An item containing an amendment to an Act consists of 3 parts:

  • the item heading which specifies where in the Act the amendment is to be made
  • the instruction which specifies what action is to occur (for example: “Insert”, “Add”, “Repeal”, “Repeal…, substitute”); and
  • the text of the amendment (if required).

Using the item heading as a locator, the reader can follow the instruction to read the proposed amendment into the parent Act in order to see what the Act will look like if the amendment proposed to the bill is made.

Typography is just as important in an amending bill as it is in a stand-alone bill because it is used to distinguish information about the location of amendments from the proposed new text (which follows the typographical conventions described above for stand-alone bills). The headings of amending schedules, parts of amending schedules (if used) and items are always in Arial font, with the font size corresponding to the level of heading. For example:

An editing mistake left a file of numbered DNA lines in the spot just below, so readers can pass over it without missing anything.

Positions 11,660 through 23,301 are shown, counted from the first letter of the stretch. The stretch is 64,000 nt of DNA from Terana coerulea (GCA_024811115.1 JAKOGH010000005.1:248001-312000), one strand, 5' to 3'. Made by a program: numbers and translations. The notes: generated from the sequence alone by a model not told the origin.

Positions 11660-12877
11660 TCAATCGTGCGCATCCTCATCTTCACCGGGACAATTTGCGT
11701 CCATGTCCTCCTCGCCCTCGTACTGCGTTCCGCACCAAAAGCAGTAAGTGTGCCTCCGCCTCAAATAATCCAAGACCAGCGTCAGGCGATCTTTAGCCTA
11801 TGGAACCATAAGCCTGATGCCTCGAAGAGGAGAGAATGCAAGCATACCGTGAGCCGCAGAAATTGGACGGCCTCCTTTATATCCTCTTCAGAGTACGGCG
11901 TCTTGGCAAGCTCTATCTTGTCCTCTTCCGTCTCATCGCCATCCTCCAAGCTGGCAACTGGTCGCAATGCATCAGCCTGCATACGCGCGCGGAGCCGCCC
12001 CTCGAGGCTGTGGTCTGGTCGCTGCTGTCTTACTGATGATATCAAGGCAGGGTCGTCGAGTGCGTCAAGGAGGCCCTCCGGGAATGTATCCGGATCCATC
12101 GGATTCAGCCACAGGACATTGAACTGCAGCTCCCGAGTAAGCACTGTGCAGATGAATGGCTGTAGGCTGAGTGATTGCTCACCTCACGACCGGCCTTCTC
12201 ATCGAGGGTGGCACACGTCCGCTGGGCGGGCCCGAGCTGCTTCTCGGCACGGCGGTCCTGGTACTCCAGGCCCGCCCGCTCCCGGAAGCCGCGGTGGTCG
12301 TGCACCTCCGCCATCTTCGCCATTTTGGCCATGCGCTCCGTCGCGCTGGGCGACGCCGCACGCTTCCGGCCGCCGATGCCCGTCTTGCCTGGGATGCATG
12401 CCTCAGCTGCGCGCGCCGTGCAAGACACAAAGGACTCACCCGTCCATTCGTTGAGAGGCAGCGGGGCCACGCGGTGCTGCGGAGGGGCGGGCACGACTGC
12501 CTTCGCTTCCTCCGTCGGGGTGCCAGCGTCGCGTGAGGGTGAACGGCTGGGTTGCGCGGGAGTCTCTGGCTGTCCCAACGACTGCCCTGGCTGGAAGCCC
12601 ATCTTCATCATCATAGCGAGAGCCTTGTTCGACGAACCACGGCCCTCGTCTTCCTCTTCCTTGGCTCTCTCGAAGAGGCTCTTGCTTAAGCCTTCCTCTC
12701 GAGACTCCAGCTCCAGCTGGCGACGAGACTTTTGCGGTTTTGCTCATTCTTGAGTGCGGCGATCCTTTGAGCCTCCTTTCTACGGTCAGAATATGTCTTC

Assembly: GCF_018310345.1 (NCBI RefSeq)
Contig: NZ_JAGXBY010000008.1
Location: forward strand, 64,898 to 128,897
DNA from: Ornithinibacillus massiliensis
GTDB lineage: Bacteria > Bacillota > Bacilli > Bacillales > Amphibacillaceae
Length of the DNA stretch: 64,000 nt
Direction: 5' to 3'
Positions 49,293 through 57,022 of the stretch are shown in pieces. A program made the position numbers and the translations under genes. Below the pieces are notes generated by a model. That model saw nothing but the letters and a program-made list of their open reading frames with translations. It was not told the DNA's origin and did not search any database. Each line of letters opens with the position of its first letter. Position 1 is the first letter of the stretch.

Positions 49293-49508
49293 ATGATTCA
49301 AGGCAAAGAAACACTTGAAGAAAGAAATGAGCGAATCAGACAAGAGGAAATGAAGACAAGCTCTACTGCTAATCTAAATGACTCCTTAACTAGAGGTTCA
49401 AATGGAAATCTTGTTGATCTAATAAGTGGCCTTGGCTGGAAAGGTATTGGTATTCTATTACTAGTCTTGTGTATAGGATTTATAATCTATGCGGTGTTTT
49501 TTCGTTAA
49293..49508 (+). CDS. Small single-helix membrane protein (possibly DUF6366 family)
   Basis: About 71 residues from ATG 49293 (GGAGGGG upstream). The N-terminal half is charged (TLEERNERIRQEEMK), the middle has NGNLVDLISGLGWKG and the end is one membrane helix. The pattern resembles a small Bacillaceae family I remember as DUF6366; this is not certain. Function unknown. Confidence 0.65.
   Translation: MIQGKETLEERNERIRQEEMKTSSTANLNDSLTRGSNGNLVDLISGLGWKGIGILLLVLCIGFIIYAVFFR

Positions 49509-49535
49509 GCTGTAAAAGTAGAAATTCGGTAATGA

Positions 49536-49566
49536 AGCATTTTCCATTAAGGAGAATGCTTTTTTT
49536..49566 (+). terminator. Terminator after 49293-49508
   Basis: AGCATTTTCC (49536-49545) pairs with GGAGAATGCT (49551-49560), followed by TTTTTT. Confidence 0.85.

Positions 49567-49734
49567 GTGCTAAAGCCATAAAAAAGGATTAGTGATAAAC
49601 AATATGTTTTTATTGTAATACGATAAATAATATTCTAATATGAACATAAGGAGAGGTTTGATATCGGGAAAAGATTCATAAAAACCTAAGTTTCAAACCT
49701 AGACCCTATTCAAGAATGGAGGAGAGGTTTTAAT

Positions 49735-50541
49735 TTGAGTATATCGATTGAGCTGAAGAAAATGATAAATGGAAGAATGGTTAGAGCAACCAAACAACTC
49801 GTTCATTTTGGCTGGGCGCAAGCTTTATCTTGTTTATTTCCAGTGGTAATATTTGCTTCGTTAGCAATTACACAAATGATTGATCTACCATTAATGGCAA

Example of a bill amending existing legislation which contains three parts: the item heading; the instruction which specifies what action is to occur; the text of the amendment

The name of the Act being amended is also shown distinctively if it is not included in the schedule heading. For example:

Example of a name of an Act being shown distinctively as it is not included in the schedule heading. The name of the Act being 'Biological Control Act 1984' and it is on the line below the schedule heading